Tis' the Cranberry Season

July 20, 2017
Winter Berries

Rate this Post: 

Average: 5 (1 vote)

The cranberry is the fruit of fall and winter! Enjoy these fun facts and tips about this delicious red fruit from the November edition of The Almanac Monthly Digital Magazine!

Tis' the Cranberry Season

The cranberry, a North American native, is a low-growing evergreen, hardy to Zone 2, that sends out runners much like strawberries do. Each runner may grow up to 3 feet long and send up numerous uprights that bear thumbnail-size fruit. The plants thrive in the moist soil along the edges of bogs and wetlands. The ability of cranberry plants to survive under water for long periods of time has helped growers to protect the blossoms and berries from spring and fall frosts. Cranberry bogs are constructed so that they can be quickly flooded when freezing weather is predicted. Water is often left in bogs throughout the winter to protect the plants from severe cold.

You don’t need a bog to grow cranberries; in fact, they are a great addition to the home garden. A 10x5-foot plot will yield up to 10 pounds of delicious berries just in time for holiday sauce and desserts.

For best results, cranberries should be grown in full sun in a 50-50 mix of garden soil and peat moss. If your soil is sandy, remove the top 8 inches and line the bottom of the bed with a sheet of 6-mil plastic. Poke plenty of drainage holes in the plastic and then fill the bed with the soil mix. Scratch in ½ pound of 10-20-10 fertilizer, and you are ready to plant.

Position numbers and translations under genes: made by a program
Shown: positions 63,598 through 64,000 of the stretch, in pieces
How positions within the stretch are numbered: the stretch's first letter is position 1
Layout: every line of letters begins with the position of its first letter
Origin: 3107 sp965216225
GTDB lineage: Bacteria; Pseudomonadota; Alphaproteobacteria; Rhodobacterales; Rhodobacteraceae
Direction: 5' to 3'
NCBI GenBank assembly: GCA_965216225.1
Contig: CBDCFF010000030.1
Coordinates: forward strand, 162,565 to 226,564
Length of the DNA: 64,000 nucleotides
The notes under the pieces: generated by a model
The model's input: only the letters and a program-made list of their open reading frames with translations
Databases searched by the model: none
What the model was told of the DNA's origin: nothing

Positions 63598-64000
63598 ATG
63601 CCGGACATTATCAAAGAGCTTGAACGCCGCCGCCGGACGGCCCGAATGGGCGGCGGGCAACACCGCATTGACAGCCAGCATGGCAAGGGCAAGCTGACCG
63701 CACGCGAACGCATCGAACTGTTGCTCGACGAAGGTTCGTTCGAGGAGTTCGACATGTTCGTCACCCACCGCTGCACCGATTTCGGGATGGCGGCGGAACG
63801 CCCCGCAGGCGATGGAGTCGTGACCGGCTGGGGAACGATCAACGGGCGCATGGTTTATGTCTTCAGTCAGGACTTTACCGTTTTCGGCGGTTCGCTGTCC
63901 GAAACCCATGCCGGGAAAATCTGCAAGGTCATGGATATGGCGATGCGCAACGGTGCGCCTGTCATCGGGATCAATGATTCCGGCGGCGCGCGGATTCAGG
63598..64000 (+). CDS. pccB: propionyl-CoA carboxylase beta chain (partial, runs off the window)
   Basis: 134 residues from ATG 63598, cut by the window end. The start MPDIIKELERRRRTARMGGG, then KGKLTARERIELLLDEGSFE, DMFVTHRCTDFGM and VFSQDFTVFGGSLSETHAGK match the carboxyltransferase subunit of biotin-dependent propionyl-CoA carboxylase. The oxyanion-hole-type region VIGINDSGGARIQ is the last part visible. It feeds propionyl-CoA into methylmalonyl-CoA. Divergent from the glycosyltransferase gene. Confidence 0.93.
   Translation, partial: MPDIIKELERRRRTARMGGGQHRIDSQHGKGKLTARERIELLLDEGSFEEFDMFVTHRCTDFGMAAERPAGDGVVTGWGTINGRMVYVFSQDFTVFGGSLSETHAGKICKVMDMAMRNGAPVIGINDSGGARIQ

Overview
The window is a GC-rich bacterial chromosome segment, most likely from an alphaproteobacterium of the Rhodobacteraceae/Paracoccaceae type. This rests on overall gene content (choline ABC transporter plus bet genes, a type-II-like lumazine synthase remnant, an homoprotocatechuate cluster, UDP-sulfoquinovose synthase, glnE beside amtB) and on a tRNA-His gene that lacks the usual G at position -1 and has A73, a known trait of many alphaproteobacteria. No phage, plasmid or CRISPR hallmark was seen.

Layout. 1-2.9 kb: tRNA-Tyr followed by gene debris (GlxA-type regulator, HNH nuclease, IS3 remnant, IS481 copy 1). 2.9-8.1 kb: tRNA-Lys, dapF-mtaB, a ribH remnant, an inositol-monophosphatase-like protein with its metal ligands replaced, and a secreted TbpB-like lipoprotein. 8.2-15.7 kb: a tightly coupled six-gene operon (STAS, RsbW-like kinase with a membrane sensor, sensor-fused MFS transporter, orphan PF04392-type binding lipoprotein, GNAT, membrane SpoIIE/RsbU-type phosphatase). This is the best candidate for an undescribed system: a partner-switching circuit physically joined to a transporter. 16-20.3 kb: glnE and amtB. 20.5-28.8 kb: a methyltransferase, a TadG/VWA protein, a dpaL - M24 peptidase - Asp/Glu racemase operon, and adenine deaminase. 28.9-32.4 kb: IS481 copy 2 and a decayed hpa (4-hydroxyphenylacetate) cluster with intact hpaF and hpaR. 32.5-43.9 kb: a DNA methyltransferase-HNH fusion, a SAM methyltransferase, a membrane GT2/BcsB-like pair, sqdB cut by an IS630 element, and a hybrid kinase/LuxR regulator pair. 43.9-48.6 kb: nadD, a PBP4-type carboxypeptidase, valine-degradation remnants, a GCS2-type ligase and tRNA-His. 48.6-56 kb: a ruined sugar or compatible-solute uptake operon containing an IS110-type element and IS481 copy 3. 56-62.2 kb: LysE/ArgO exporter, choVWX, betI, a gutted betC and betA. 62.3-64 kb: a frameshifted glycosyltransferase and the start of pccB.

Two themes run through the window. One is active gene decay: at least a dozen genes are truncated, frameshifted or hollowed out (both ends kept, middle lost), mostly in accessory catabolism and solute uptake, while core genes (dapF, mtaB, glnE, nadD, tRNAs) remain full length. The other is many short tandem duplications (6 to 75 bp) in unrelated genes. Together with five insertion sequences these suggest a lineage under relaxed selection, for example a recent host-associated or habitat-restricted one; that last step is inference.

Cranberries are best planted in late April through the end of May. Six 3-year-old plants spaced evenly throughout the bed will grow together to form a thick mat and should produce during the first season. A light mulch of sawdust or sand will help to root the runners. Water the new planting every day for 2 weeks and then as you would the rest of your garden. Flower buds open from late May to June and produce ripe fruit in late September to early October. Fun to grow and easy to care for, cranberries are one crop that shouldn’t bog down any gardener.
–George Lohmiller

How can you use cranberries this season?

DIY: Cranberry Wreath —Decorate your front door with a colorful cranberry wreath! It’s fun, festive, and—most important—pretty easy to assemble.
Cranberry Pear Relish —Enjoy this accompaniment in addition to—or instead of—cranberry sauce!

For more fun facts about cranberries this fall season, check out our November edition of the Almanac Monthly Digital Magazine!


About This Blog

This new corner of Almanac.com will feature news, information, and cool stuff from The Old Farmer’s Almanac and its family of publications.